By PAUL GOTHAM
He’s in the second year of a three-year deal and a season ago he logged nearly 25 minutes per game. Just don’t expect Thomas Bryant to change his approach to the upcoming NBA season.
“I’m always the one that’s going to be on the hunt,” the former Bishop Kearney standout said during a recent workout at Hoops Strength. “I’m never going to lose that mindset of always starting from the bottom and working my way to the top.”
And that’s why on the Friday after Thanksgiving when he was scheduled to leave for training camp over the weekend, Bryant was found in the gym.
“I’ve been putting in a lot of work,” he said. “It’s a really different mindset going into this season. We got guys coming back. We got guys that are signed that are coming back, so it’s a really good feeling.”
In the 2019-20 COVID-19 shortened season, Bryant paced the Washington Wizards with 7.2 rebounds per game on a total rebounding percentage (an estimate of the percentage of rebounds a player grabbed while on the floor – Andre Drummond led the NBA at 26.0) of 15.8.
The 6-foot-10 front court player returns with a lineup that includes Bradley Beal (team-highs of 30.5 points, 6.1 assists and 1.2 steals per game) who did not play in the NBA restart because of a shoulder injury and John Wall who missed the entire season with a ruptured Achilles tendon.
“I talk to them on a regular basis, especially Brad,” Bryant said. “I worked out with John when he was in Los Angeles as well. I try to build chemistry with those two because they are the heart of the team, the vets of the team. It’s really good to try and pick their brains and try to get as much knowledge as I can out of them.”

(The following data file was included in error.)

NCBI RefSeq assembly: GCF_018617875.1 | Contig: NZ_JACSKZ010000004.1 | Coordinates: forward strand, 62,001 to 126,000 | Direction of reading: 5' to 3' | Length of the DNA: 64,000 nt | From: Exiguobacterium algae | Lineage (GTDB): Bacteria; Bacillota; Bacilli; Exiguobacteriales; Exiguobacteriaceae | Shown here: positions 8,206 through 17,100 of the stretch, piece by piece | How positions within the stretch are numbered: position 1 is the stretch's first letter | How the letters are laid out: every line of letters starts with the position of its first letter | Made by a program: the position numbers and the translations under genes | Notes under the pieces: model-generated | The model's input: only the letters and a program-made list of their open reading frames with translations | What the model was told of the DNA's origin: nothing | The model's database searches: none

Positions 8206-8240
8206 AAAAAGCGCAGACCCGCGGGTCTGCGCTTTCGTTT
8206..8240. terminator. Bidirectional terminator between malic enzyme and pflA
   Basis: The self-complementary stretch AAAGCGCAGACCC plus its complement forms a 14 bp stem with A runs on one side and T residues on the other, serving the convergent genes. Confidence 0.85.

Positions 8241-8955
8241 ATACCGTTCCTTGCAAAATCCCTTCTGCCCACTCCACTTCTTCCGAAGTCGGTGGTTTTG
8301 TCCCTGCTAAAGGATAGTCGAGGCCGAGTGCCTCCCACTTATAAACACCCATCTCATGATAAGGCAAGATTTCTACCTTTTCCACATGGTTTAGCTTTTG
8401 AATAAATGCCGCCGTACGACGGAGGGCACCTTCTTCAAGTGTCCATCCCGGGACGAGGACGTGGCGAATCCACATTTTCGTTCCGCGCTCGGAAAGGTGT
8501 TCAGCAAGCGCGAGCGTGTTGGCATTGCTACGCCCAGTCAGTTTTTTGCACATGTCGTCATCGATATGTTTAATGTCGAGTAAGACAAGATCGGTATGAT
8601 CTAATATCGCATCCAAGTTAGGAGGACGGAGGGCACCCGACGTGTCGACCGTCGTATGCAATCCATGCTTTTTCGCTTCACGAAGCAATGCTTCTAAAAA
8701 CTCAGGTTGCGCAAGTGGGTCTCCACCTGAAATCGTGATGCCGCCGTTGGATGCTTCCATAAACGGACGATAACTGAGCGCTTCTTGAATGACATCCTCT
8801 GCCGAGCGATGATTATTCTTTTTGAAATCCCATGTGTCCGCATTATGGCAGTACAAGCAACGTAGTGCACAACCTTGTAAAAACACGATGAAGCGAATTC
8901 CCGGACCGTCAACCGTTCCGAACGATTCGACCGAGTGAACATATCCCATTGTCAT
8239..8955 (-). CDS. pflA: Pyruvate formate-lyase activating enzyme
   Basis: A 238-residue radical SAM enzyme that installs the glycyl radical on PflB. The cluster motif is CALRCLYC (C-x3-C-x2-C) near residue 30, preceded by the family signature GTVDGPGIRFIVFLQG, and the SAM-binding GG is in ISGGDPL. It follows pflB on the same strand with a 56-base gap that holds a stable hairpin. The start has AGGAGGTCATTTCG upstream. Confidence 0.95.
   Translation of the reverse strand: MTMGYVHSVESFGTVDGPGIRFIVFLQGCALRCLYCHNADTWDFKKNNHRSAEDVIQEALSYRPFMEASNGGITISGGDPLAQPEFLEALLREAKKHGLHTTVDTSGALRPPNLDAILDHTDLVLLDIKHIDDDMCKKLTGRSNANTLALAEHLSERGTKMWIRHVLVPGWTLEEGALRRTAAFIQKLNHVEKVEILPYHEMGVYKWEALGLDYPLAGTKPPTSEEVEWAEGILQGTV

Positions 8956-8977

With 89 starts over the past two seasons, he is looking to build on that foundation by helping the Wizards make the playoffs for the first time since 2018. They bolstered their roster with the re-signing of Dāvis Bertāns and bringing veteran leadership with Robin Lopez and Raul Neto. The Wizards added point guard depth by trading for Michigan State star Cassius Winston as well. Along with Bryant’s bubble development and Beal and Wall coming into the season fully healthy, the Wizards have a prime opportunity to make some noise in a top-heavy Eastern Conference.
“In the bubble, I really wanted to improve on the defensive end and also the offensive end,” he said referring to the NBA restart of the past season after the impact of the pandemic. “I always want to be a two-way player making sure I can go out there and help my team in any way, shape or form. Always stay ready. Always be prepared for no matter what happens.”
Matt Jones has had the unique perspective of working with Bryant since middle school when the prodigy was promoted to the Kearney varsity during his eighth-grade year. Bryant has continued to train with Jones and the Hoops Strength staff throughout a career that has made stops at Huntington Prep (West Va.), Indiana University and now the NBA.
“He’s more mature than his age,” Jones said of the 23-year old. “I’m thinking about when I was 22, 23-years old. He’s very disciplined. He works out, he plays basketball and he takes care of himself. I think he’s on the cusp in two or three more years where he can be an all-star. I really think he’s that good.”
Jones compared Bryant’s body-type to that of former NBA MVP Kevin Durant.
“Those guys, there just aren’t a ton of them out there,” Jones said referring Bryant’s wing-span and height. “He’s a little bit different. He’s going to be in high demand.”
When he was taken in the 2017 draft, Bryant was the lone Rochester native in the NBA. Now he is joined by Isaiah Stewart (McQuaid Jesuit – first round pick of the Detroit Pistons) as well as Anthony Lamb (Greece Athena – who signed an Exhibit-10 contract with the Pistons) and Quinton Rose (Bishop Kearney – Exhibit-10 contract with Sacramento).
“It feels great, it feels so great to see talent come out of Rochester, New York,” Bryant said. “It feels great to see guys being successful. I just try to make sure I set a great example for everyone, each day. I try to go out there and play the hardest that I can, train the hardest that I can.”
*Article contributions courtesy of John Likanje.